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Posted June 16 2011 - 11:41 AM


If we're going to be picky, isn't buying a Blu-ray released only in Europe (from, say, Amazon UK or Germany) a violation of their right to restrict where the film can be home viewed?


No.  Blu-Ray has a region coding system, and if the studios want to honor their distribution contracts in various countries (one of the main reasons for the region system) they can.  For instance, until recently Modern Times and The Great Dictator were available on Blu Ray in the UK, but not in the U.S.  (Criterion released former last November and the latter in May.)  The UK versions were region B locked, so I couldn't buy them.  But I was able to buy Gone with the Wind, The Wizard of Oz and Band of Brothers from Amazon.co.uk, becaue the controlling studios chose not to region-lock them. 


Is the world going to end if you transfer a film you own from one type of media to another?  No.  There are definitely more important things in life to worry about.  I just wanted to correct the impression - which is widespread - that such copying constitutes a legal action under the "fair use" doctrine.  It doesn't.  And because it doesn't we - as a forum that is well-regarded by industry pros and which benefits from its good reputation among them - have to be extremely careful about how far we allow discussions of such things.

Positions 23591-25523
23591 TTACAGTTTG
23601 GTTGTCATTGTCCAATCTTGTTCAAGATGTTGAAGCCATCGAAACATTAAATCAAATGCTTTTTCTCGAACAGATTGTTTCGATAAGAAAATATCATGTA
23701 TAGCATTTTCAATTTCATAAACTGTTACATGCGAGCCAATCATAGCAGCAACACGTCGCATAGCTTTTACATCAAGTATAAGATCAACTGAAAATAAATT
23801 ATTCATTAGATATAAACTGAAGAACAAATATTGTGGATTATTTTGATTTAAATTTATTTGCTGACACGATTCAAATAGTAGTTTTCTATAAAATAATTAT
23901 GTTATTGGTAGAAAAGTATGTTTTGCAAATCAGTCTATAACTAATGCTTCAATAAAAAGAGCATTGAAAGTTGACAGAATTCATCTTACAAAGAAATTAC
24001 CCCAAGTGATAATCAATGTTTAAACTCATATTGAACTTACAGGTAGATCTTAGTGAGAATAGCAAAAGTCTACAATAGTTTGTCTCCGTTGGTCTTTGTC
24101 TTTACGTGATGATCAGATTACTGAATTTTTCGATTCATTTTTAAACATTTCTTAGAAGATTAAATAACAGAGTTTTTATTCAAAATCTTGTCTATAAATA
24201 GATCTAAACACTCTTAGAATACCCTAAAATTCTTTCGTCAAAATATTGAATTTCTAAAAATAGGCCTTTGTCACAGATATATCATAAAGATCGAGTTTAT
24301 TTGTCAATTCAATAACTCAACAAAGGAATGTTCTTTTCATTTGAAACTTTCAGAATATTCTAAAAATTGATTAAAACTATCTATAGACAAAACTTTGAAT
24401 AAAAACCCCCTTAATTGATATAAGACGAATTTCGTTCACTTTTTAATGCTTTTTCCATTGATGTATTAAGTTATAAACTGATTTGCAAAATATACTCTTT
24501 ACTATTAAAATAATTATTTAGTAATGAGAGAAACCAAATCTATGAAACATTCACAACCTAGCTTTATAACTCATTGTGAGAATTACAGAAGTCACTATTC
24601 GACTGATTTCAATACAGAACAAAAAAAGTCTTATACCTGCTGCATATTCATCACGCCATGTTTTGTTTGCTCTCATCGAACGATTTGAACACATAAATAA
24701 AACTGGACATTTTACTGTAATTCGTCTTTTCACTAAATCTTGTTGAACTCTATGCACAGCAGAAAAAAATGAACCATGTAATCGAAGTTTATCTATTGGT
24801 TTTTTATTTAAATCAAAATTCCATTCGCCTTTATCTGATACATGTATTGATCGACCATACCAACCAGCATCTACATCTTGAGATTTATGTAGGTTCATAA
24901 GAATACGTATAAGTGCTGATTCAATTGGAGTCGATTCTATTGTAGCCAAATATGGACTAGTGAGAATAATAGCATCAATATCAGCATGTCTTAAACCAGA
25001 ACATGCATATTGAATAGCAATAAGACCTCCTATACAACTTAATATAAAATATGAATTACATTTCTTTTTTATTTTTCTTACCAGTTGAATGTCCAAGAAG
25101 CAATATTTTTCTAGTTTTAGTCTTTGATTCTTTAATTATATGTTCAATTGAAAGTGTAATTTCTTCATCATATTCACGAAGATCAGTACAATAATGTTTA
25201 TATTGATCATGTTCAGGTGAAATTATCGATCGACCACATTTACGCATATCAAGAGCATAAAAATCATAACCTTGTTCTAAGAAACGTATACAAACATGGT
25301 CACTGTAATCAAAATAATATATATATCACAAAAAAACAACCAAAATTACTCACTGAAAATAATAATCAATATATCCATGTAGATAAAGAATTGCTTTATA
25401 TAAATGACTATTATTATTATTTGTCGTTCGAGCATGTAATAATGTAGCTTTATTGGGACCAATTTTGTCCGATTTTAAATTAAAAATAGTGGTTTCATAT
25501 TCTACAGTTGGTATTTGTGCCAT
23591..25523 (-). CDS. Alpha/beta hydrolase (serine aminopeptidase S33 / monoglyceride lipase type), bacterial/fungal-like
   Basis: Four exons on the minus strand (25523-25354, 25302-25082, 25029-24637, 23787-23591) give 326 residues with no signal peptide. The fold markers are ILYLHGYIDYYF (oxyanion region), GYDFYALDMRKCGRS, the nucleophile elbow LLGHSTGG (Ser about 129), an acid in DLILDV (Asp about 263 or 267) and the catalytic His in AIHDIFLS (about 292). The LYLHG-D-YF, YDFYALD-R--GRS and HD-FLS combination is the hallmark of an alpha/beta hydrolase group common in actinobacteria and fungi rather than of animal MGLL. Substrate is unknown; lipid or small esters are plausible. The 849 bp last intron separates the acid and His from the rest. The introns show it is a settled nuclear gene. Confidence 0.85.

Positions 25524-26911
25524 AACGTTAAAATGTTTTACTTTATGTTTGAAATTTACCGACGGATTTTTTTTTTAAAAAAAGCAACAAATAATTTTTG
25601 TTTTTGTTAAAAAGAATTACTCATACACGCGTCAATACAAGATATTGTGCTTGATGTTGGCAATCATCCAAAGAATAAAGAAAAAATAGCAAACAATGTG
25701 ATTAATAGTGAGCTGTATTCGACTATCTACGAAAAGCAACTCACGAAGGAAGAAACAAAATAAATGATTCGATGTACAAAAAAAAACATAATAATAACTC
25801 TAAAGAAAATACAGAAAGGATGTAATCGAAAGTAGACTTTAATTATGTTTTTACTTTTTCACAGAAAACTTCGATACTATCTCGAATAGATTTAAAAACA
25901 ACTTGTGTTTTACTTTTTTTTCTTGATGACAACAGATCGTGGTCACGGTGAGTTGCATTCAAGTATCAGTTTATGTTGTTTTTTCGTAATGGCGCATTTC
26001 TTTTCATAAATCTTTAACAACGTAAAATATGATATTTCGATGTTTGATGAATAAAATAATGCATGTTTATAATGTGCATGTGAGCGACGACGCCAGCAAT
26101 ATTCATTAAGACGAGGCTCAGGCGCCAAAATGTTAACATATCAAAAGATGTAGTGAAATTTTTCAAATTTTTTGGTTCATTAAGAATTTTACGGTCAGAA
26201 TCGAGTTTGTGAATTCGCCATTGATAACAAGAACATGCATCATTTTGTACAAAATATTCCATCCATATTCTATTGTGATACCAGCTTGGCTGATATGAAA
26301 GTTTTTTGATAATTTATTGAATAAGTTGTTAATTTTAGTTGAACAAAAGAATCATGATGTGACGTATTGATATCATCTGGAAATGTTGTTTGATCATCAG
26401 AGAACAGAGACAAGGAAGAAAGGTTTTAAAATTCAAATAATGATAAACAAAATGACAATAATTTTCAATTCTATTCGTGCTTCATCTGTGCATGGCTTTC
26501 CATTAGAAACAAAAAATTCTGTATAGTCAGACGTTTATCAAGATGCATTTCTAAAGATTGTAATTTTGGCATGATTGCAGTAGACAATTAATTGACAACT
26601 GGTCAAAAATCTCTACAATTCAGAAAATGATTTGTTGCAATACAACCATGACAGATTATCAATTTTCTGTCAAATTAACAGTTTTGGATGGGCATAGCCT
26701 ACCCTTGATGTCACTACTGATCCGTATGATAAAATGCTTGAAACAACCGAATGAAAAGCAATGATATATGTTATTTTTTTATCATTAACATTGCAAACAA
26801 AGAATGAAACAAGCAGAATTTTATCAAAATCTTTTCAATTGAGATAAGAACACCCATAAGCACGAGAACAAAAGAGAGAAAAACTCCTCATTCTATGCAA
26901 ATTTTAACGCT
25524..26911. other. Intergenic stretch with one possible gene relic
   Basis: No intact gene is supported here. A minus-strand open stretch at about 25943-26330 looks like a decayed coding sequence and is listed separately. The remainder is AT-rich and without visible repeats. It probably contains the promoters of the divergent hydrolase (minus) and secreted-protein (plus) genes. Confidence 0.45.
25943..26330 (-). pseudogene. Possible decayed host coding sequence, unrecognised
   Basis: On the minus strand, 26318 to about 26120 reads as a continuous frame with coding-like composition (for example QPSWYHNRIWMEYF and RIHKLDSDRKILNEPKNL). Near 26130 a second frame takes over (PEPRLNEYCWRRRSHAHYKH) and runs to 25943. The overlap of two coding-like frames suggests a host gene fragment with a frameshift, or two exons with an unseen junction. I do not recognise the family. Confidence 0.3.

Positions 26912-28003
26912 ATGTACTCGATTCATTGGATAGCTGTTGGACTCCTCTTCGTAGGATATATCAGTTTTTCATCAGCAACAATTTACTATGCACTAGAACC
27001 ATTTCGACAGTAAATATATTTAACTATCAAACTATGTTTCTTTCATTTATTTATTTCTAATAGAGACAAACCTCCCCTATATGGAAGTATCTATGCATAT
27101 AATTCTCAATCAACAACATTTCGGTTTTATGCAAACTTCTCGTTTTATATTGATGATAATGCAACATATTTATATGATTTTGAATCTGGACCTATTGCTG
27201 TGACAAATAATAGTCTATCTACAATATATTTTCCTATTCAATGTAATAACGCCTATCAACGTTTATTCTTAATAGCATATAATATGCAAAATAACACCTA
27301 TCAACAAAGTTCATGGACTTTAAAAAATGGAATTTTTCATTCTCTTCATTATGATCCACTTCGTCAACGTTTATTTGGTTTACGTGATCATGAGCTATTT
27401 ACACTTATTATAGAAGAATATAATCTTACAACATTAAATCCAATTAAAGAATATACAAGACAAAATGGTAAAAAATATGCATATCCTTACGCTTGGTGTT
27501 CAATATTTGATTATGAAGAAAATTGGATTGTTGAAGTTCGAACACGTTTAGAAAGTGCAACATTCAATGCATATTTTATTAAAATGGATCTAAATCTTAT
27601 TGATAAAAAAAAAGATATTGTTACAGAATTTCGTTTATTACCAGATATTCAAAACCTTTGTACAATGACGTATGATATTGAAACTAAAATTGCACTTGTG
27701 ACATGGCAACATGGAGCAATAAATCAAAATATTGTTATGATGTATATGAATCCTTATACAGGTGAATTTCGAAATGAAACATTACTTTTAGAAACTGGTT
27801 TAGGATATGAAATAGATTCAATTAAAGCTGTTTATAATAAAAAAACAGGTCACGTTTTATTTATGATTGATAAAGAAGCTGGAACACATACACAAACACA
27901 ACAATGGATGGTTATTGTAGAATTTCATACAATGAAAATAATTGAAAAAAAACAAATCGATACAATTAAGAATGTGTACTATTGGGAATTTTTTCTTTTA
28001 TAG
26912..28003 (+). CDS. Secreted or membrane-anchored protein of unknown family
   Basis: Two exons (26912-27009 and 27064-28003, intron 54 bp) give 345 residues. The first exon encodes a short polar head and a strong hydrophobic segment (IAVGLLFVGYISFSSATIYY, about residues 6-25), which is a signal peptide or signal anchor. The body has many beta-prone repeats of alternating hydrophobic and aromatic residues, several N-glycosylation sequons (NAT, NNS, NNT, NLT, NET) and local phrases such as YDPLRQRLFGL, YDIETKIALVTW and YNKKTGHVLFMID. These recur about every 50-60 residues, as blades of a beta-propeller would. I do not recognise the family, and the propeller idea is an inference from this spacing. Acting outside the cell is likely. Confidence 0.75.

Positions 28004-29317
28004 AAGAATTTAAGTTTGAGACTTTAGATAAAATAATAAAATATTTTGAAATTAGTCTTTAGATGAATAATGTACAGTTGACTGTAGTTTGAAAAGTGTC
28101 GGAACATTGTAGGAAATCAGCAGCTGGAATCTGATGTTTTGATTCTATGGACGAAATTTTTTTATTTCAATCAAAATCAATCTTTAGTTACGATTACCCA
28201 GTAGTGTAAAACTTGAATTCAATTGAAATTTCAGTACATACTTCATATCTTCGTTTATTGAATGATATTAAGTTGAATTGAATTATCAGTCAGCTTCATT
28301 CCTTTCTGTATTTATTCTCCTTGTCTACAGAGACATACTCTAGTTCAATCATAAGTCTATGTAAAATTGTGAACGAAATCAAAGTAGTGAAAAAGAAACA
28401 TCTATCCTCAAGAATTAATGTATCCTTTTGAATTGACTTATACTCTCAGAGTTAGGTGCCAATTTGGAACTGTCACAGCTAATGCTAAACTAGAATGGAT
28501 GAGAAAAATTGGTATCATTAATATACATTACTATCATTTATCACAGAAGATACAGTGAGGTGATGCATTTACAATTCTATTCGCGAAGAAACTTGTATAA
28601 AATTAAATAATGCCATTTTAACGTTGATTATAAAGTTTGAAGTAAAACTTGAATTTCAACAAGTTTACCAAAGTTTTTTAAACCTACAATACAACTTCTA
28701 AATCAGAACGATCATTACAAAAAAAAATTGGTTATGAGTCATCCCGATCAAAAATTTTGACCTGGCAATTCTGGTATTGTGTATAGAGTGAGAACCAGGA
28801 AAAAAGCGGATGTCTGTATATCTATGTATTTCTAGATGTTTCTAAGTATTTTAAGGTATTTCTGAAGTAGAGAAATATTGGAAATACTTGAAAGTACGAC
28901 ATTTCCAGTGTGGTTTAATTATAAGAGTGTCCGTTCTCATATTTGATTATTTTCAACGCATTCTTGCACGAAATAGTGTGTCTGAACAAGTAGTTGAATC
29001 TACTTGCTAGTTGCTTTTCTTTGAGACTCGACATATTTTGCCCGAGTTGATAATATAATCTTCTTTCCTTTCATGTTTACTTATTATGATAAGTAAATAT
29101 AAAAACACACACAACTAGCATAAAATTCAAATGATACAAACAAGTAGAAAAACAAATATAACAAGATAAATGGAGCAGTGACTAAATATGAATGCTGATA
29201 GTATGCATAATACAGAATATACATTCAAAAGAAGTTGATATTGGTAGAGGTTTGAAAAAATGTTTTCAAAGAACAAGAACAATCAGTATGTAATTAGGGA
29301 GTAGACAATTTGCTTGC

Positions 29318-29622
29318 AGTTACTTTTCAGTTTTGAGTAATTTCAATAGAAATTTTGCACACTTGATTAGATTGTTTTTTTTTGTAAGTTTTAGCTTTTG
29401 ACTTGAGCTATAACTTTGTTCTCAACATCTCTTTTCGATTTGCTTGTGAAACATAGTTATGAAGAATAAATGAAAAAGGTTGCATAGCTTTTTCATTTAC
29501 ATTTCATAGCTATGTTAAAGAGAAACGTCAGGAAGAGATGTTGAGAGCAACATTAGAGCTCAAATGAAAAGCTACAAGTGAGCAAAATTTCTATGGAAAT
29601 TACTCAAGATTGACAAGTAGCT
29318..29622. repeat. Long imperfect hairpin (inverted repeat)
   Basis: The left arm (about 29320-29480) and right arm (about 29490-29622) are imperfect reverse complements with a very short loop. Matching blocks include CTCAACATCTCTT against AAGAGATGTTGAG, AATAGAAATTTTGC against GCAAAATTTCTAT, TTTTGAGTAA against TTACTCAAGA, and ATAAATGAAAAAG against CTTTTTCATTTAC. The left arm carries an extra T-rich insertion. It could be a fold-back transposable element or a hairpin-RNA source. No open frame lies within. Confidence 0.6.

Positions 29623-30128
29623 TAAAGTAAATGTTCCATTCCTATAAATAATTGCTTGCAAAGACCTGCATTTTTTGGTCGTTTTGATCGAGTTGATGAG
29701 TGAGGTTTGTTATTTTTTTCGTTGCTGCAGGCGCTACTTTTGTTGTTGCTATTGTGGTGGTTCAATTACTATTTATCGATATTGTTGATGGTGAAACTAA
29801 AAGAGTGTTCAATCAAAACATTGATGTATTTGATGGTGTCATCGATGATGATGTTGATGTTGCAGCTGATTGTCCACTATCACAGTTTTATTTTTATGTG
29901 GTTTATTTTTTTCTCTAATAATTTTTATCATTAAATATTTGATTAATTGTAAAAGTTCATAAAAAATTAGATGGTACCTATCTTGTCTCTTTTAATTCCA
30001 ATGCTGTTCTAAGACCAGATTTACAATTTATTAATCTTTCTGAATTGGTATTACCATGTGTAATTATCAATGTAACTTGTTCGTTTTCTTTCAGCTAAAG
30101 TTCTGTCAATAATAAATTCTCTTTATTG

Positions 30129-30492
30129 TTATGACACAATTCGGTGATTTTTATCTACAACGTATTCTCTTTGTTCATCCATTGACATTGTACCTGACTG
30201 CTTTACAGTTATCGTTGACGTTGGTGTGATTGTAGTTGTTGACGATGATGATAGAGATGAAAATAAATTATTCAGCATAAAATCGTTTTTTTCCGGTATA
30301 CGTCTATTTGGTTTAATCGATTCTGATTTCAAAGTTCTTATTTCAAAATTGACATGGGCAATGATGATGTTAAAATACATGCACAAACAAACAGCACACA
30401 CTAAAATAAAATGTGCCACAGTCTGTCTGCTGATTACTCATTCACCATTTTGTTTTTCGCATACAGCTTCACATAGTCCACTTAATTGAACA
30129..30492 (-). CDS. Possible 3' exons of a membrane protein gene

Look, speeding, running red lights and running stop signs are all illegal, and for good reason.  Do most of us do one or all of things from time to time?  With good road conditions, reasonable traffic density, good visibility and no cops, I've been known to exceed the speed limit.  At 3 AM in a flat area at a four -way stop or red light, I'm might slide through after slowing to verify that there is no other traffic in sight. I do these things, knowing they're illegal, because a quick cost-benefit analysis tells me that saving some time is worth the infraction - especially since there is essentially no danger and no chance of getting caught.